For the first time GM that first game can be difficult but not because of the reasons you might imagine. It’s not usually a mastery of the rules or a compelling story that makes things hard. It’s usually more mundane things like time management and judging what the player characters can handle that trips up the first time GM.
For the first game start simple. Don’t do anything complicated. A simple encounter can be all that’s needed. If you think you’ll need a map for the game, get it ready before you get together to play. Part of the GM’s job is pre planning, you may learn to make up games on the fly later but for your first game it’s good to pre plan. You also may also have to adjust what you plan if the players have not made characters yet.
For the first game the players will need characters. In a good number of games the process of character generation can be slow and possibly crunchy (meaning a lot of numbers to crunch). Even if the system for making characters is not difficult, players usually have to make choices, which means reviewing the options. Some players will move quickly with making decisions because they know what they want. Others will languish over options that may or may not have any real effect on their character.
Unless a system is very “rules lite” usually meaning there’s some core mechanic and the rest is left up to the GM and players, character creation could take an hour or more for three to six players. That’s really okay, most players enjoy making characters. It’s a creative process that often has unusual results. Don’t rush it to get into the game, let the process be part of the fun. The role of the GM at this stage is limited, usually to answering questions on how things are supposed to work. That’s fine but at this stage it’s a good idea to be watching what choices the players are making and what interests them. That can help inform you later on what they will find fun.
This is also the time to ask the players what they think of their characters. If their reaction is positive, ask them what they like about the character and what they’d like to do with that character. If their reaction is negative, again ask why and if there is anything that would repair the character for them. There may be options in the game for fixing low stats, if there isn’t try and come to a solution that the player will have fun with. Sometimes adding story to a character can restore the player’s opinion of the character, sometimes it’s better to just roll up a new character if the player isn’t going to enjoy playing.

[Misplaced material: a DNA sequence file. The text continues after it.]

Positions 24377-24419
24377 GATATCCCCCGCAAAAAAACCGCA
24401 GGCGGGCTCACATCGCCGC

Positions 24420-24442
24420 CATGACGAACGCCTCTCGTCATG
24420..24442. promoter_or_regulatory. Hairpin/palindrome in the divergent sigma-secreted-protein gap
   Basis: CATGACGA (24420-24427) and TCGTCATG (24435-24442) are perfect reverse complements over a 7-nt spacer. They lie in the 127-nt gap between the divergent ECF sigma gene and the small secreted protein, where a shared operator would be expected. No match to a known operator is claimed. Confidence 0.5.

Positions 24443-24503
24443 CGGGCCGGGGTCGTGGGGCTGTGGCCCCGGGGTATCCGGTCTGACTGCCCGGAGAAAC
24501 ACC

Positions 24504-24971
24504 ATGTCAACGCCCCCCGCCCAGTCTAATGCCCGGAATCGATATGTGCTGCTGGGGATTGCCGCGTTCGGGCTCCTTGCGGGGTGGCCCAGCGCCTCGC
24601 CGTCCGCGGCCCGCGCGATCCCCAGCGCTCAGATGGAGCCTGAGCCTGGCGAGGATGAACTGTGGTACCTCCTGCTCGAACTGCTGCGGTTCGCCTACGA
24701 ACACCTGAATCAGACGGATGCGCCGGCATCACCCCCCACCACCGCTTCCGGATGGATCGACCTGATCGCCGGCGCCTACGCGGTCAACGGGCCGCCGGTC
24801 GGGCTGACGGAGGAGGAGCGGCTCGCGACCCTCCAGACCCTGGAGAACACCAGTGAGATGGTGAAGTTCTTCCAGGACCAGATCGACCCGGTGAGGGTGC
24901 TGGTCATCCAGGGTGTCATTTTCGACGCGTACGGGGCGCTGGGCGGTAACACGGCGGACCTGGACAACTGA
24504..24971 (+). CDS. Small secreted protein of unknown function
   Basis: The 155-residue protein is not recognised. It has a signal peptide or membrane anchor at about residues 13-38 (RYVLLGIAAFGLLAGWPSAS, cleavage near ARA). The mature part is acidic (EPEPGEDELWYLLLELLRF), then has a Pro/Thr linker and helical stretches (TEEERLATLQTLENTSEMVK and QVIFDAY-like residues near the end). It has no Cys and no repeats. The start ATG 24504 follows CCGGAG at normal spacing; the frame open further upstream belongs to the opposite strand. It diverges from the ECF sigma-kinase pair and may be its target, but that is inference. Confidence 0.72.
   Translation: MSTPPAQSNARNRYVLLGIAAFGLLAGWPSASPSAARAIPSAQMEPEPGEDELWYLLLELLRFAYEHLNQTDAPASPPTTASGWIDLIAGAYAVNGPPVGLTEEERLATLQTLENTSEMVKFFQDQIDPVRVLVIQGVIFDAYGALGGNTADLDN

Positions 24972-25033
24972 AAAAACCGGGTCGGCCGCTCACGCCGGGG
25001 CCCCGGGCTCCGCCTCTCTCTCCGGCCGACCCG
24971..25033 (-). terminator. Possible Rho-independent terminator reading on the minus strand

On To The Fun!
I do mean that, I’m going to make a suggestion that is a bit anti-story but don’t think I’m against having a good story for the game. Don’t worry about a lot of explanation of back story and even skip over that scene where the players get offered the job that will lead to adventure.
Remember that part of the game that you looked and and said “Yeah this will be fun”? Skip right to that. Let the players know you’ll be doing this but skip to it. Get the players into the most fun part of the game you imagined right away.
After they’re done with it, retroactively explain how they got in that situation. Obviously the crazier the action the harder it will be to just explain it away but it shouldn’t be impossible. They don’t have to have amnesia or any of those tropes, just tell them they’re getting the story out of order so they can skip straight to the fun.
So why do it this way? One, the players just got off a slow process of making characters. They’re ready to go, you don’t want to tell them a long dissertation on the game they’re going to play. Two, it limits the number of monkey wrenches they can throw in the game and believe me, any monkey wrenches a player has at their disposal will be thrown. You don’t need that on the first game. You will have to learn to deal with it later though. It actually starts to get to be fun when you get used to it.
In any game, the players will have more fun if they win but don’t make it seem that they can’t lose. That will kill any sense of accomplishment they have. NPCs shouldn’t help them unless they absolutely need it. There is a lot of advice out there on not having your own “darling” NPCs that outshine the players. First time GMs are often enamored by the idea of a great über NPC to be the player’s friend that can rescue them when they need it. The problem with this is that the players don’t actually get to win, the GM wins for them and they’re just a side show.
Up Next – Your Second Game
This is where I’ll talk a bit more about making a full fledged game.